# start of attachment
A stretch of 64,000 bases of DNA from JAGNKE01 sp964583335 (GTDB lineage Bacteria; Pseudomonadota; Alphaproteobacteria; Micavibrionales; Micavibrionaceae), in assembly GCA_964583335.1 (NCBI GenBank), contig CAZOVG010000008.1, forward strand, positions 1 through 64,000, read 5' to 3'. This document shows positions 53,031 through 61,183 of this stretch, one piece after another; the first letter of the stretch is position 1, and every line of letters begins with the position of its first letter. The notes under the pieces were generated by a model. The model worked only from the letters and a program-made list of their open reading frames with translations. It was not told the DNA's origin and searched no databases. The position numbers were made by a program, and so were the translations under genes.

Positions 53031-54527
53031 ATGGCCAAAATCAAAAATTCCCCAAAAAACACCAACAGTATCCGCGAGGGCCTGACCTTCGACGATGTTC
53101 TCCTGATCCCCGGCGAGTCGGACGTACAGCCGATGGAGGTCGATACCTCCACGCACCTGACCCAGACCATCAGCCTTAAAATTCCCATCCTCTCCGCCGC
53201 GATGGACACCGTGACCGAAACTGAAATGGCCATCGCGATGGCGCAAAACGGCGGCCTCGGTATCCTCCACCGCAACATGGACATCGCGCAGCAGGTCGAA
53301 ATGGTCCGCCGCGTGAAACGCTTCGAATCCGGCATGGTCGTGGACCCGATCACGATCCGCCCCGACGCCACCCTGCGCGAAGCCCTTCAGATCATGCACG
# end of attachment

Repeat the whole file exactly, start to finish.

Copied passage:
A stretch of 64,000 bases of DNA from JAGNKE01 sp964583335 (GTDB lineage Bacteria; Pseudomonadota; Alphaproteobacteria; Micavibrionales; Micavibrionaceae), in assembly GCA_964583335.1 (NCBI GenBank), contig CAZOVG010000008.1, forward strand, positions 1 through 64,000, read 5' to 3'. This document shows positions 53,031 through 61,183 of this stretch, one piece after another; the first letter of the stretch is position 1, and every line of letters begins with the position of its first letter. The notes under the pieces were generated by a model. The model worked only from the letters and a program-made list of their open reading frames with translations. It was not told the DNA's origin and searched no databases. The position numbers were made by a program, and so were the translations under genes.

Positions 53031-54527
53031 ATGGCCAAAATCAAAAATTCCCCAAAAAACACCAACAGTATCCGCGAGGGCCTGACCTTCGACGATGTTC
53101 TCCTGATCCCCGGCGAGTCGGACGTACAGCCGATGGAGGTCGATACCTCCACGCACCTGACCCAGACCATCAGCCTTAAAATTCCCATCCTCTCCGCCGC
53201 GATGGACACCGTGACCGAAACTGAAATGGCCATCGCGATGGCGCAAAACGGCGGCCTCGGTATCCTCCACCGCAACATGGACATCGCGCAGCAGGTCGAA
53301 ATGGTCCGCCGCGTGAAACGCTTCGAATCCGGCATGGTCGTGGACCCGATCACGATCCGCCCCGACGCCACCCTGCGCGAAGCCCTTCAGATCATGCACG